A bucket of hot water and car shampoo soon got rid of the accumulated coating of crud. Some slightly more prolonged work with a toothbrush (an old one, I don’t love it that much) sorted out the cranks, gears, derailleurs and the chain. I even scrubbed and polished the wheels and had a go at poking the worst of the detritus out from under the mudguards (tell me, is there any way of cleaning mudguards without removing them? Short of just sluicing through the nearest puddle…). By the time I’d de-greased and re-greased the chain, the bike was once more a thing of beauty and I was hot, filthy and sweating with hands all black with grease*. Still, it was worth it (and if L’Oreal made bike shampoo …), and, having fortified myself with a peanut butter sandwich, there was only one thing left to do:
Go out and get it dirty all over again.
*In retrospect, it would have been better to tackle this job after I’d done the pastry I was planning to make in the afternoon. And got in the laundry. Still, live and learn.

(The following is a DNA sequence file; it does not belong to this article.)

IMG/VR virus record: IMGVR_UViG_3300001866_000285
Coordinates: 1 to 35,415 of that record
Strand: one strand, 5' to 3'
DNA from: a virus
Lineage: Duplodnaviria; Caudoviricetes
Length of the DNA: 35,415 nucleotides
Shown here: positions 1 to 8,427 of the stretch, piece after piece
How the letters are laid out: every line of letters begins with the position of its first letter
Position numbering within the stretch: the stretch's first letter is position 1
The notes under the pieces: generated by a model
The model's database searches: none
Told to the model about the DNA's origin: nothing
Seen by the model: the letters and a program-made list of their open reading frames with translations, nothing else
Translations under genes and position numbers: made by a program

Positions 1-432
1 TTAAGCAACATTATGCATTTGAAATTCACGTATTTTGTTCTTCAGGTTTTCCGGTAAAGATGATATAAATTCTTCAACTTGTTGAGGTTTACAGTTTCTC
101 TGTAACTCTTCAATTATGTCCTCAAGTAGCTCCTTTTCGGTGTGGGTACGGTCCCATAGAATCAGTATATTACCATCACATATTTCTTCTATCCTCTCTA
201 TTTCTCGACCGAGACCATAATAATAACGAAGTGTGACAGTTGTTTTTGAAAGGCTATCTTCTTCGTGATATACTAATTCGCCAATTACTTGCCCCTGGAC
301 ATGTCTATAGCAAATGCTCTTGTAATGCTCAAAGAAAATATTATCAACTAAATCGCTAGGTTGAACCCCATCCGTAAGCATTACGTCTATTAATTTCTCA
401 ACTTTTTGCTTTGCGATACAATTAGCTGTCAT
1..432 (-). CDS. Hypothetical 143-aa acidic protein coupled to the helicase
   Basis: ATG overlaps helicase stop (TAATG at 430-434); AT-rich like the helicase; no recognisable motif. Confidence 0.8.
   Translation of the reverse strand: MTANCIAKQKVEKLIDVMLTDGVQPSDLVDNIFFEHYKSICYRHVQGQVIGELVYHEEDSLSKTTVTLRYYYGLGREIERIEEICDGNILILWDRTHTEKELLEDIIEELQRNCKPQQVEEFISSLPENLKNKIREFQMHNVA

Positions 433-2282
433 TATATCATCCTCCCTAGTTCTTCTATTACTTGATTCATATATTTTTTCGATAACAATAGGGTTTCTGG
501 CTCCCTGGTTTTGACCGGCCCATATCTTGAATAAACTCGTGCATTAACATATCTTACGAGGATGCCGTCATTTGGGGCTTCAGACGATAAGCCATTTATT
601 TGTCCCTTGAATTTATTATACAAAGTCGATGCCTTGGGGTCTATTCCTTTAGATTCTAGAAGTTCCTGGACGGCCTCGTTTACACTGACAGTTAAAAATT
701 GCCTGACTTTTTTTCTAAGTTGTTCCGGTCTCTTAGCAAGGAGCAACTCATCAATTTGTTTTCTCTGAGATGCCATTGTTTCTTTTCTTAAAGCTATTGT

February 5, 2010
I am at the village choir – or, rather, I am at the radical offshoot of the village choir that has formed among the younger set (those under 65, or those who are under 65 at heart) to do the odd song that was written within living memory without the rest of the choir looking disapproving.
‘What can we do that’s both funky and Scottish?’ the choir master (mistress?) asks. ‘What about the Proclaimers?’
She and her daughter burst into a lively rendition of Throw the ‘R’ Away. Rest of the choir looks blank.
‘Bit difficult for me, as I’m English,’ I point out.
‘So am I,’ says our next-door neighbour. ‘And me,’ says our other slightly-further-away neighbour. ‘And me,’ says the retired policeman from Hampshire (there under the young-at-heart clause) ‘And me,’ adds the choir mistress’s husband, although you think she would have noticed that by now. ‘So we’re the only two Scots here?’ she asks. ‘Well, technically, I’m half-English too,’ says her daughter.
This may go a long way towards explaining the shambles of the village Burns Night Ceilidh, which started with an insanely tall Englishman (or very posh Scot; it’s hard to distinguish them) piping in the haggis, continued with three different versions of the eightsome reel being performed simultaneously and ended with a rousing chorus of ‘Should Auld Acquaintance be forgot and mumble-mumble-mind’ before the band were sent away with enough whisky to blot out all memory of what had befallen their proud culture.
Although, if anyone does know all the words of the latter – from memory, mind, not through googling – Scottish or not, I shall be very surprised.
February 4, 2010